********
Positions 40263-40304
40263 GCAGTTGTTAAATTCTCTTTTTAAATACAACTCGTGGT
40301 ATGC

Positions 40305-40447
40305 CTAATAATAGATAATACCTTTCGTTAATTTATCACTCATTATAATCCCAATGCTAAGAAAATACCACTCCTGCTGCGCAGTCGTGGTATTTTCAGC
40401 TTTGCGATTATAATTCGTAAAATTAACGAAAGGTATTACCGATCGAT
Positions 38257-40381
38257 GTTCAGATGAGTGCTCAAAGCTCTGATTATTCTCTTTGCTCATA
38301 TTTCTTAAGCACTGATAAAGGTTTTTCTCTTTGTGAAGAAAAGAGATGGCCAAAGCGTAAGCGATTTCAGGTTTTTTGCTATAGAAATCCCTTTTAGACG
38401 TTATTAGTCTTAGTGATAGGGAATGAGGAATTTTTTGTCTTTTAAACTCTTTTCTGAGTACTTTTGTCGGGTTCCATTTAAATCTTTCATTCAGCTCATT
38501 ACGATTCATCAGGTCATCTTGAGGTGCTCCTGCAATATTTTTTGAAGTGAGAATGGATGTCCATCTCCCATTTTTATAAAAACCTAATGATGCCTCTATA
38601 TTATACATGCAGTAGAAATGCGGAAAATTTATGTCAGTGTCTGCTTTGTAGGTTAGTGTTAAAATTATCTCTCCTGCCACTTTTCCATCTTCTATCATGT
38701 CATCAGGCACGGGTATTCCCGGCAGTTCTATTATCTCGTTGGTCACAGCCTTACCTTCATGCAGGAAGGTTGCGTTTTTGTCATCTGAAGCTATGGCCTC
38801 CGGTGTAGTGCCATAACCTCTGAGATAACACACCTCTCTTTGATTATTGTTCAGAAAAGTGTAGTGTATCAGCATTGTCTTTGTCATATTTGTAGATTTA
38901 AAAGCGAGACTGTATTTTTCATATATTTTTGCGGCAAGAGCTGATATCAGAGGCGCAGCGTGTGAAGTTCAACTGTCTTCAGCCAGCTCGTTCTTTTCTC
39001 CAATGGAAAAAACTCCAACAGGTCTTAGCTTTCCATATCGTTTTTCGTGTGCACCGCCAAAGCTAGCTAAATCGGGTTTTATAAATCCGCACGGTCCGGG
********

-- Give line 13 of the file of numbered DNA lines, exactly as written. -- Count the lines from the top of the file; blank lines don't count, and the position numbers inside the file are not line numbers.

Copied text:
38701 CATCAGGCACGGGTATTCCCGGCAGTTCTATTATCTCGTTGGTCACAGCCTTACCTTCATGCAGGAAGGTTGCGTTTTTGTCATCTGAAGCTATGGCCTC